Good thing we’re building a $238 million taxpayer-funded shrine to the gods of false progress, eh?
In what’s being termed a major wake-up call, a first-of-its-kind scorecard finds Greater Cincinnati and Northern Kentucky lagging far behind similar metro areas in key economic measures.
From education to jobs to wages, the study compares the region to 11 other metros that we compete with for jobs, people and business or that we aspire to be more like.
The report’s sponsors want the findings to spur political and business leaders to speed the pace of job attraction, improvements in education and investment in promising businesses, and to work across state and local jurisdictions to do that. “Some new ways of working together are necessary to get us to where we need to be,” says Ellen van der Horst, president of the Cincinnati USA Regional Chamber.
The study, presented here in detail for the first time, is the first of a planned series of measurements that will gauge the progress of the region when compared to others.
The study, dubbed the Regional Indicators Report and conducted by the University of Cincinnati and Northern Kentucky University, found that our fair River City ranks dead last out of 12 regional/sister-type cities in terms of overall economic growth.
One of the entities that commissioned the report, Agenda 360, a kind of quasi-governmental thinktank designed to improve Southwestern Ohio’s sorry state of affairs, had the following to say:
The indicators selected are reliable, diverse and have comparable regional benchmarks that are regularly updated. Seven of the 15 (benchmarks) are grouped as “People” Indicators and illustrate that the community has work to do in creating a more equitable community and a higher quality of life for all. The remaining indicators, termed “Jobs” Indicators, relate to the composition of our workforce.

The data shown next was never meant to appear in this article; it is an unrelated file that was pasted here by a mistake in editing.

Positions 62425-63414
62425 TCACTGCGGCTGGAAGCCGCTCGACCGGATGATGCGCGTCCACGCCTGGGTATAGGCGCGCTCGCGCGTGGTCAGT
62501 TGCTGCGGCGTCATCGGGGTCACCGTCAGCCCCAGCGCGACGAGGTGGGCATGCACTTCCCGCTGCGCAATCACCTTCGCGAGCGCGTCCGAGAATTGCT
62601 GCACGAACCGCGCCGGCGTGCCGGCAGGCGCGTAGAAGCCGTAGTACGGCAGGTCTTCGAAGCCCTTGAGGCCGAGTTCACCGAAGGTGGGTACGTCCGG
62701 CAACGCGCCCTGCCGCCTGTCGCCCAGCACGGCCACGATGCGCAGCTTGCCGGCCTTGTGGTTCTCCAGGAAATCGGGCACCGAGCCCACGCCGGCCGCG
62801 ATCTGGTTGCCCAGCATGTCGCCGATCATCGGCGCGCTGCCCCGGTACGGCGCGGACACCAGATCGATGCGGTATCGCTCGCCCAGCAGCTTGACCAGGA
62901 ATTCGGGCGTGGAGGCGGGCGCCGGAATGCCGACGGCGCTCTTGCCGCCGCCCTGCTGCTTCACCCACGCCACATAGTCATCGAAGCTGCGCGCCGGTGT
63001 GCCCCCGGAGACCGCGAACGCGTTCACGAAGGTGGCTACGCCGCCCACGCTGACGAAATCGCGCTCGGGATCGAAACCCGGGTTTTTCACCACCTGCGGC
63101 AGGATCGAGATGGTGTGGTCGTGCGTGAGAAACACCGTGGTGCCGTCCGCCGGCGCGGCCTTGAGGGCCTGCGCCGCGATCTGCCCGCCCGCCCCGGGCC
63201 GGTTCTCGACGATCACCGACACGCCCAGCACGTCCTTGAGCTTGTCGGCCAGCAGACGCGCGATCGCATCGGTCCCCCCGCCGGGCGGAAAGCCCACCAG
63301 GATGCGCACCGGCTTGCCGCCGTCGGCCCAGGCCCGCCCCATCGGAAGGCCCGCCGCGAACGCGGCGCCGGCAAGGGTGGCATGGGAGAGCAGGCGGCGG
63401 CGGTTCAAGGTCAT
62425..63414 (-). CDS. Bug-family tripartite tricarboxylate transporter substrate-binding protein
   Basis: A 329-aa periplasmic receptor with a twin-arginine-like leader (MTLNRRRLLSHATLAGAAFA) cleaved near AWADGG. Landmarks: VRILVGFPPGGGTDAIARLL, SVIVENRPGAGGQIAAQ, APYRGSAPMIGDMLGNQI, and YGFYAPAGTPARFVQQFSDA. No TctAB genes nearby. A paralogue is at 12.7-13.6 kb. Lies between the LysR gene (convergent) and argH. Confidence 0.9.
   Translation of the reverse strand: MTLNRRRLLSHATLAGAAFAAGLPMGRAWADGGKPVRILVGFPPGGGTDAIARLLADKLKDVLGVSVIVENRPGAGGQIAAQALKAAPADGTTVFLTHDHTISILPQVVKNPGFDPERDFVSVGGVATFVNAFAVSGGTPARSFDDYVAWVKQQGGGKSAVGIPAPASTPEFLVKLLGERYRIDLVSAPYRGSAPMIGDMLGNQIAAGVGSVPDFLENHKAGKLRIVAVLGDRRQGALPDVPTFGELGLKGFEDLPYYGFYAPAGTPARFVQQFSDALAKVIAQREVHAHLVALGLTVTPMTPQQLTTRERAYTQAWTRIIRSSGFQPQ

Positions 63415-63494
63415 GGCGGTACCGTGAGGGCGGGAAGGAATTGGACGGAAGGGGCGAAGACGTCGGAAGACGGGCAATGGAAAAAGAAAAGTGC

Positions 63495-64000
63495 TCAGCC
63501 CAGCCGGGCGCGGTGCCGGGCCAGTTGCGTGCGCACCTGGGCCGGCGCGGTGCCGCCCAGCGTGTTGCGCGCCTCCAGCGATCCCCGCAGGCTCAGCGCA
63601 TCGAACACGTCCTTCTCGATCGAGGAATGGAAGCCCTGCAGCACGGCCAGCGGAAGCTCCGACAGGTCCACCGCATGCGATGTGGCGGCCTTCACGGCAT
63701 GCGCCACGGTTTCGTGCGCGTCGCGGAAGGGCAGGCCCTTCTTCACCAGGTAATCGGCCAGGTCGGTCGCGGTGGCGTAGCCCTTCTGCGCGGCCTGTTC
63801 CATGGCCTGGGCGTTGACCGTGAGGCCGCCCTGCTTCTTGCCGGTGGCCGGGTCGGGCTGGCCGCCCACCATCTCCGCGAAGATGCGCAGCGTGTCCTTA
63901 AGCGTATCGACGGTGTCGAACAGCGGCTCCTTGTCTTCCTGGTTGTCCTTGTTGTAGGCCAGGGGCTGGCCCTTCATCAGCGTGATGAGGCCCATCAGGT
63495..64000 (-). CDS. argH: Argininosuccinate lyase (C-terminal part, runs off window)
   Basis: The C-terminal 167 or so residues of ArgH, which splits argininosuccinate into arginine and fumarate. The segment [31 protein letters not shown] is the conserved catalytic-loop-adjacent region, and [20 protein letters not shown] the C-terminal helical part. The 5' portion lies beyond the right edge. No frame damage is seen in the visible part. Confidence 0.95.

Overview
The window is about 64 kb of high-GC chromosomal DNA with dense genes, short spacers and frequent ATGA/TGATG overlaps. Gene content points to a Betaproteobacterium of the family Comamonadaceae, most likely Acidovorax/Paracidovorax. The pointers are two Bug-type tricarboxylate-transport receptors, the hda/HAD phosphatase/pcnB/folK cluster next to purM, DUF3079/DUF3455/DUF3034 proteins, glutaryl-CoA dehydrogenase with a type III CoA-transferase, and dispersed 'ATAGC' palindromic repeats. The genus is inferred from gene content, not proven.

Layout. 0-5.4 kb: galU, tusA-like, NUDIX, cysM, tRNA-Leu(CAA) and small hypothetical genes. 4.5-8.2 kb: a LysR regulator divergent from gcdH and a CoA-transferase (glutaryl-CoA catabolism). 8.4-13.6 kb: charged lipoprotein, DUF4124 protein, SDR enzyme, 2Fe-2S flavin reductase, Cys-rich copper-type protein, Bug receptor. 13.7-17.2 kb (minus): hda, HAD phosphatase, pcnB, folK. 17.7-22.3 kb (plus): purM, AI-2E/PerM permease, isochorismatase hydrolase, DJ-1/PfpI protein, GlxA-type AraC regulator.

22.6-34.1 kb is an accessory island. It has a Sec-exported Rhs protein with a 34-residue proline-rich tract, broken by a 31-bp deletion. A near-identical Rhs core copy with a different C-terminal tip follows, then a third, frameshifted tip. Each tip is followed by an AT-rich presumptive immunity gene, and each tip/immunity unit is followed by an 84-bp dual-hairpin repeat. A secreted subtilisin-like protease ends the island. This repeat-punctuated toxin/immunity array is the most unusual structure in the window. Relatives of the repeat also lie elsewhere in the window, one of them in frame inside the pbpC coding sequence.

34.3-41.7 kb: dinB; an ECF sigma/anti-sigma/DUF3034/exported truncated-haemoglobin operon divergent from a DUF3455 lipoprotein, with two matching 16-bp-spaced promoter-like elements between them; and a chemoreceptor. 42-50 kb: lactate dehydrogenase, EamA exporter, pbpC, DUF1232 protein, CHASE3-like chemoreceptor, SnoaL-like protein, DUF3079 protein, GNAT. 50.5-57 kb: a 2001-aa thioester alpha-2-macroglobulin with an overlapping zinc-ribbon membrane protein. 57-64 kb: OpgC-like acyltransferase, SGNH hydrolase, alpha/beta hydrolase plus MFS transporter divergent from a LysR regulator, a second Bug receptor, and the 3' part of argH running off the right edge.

The report illustrates our current state and lays out our challenge. Right now, as a region, we are not performing well on many indicators when compared to other regions. Overall, Cincinnati ranked 10th on the list of 12 regions– only ahead of Cleveland and Louisville – when looking at all 15 factors. The region has a particularly poor ranking in the area of “Educational Attainment,” scoring 10th overall, and ranks last in the number of “Knowledge Jobs.”
That means the cities of Austin, Texas; Charlotte, N.C.; Cleveland; Columbus; Denver; Indianapolis; Minneapolis; Pittsburgh; Raleigh, N.C.; and St. Louis are all fairing better than Possibility City, where it’s becoming increasingly clear that the only sure possibility is one of economic deprivation.
For Christ’s sake: We can’t even best Cleveland, a city whose nearby Cuyahoga River has a history of flammability and whose toxic Lake Erie shore is a haven for surfers/suicidal maniacs.
If Cleveland’s chamber of commerce knows something we don’t, then Greater Louisville Inc. has more work cut out for it than we can possibly imagine.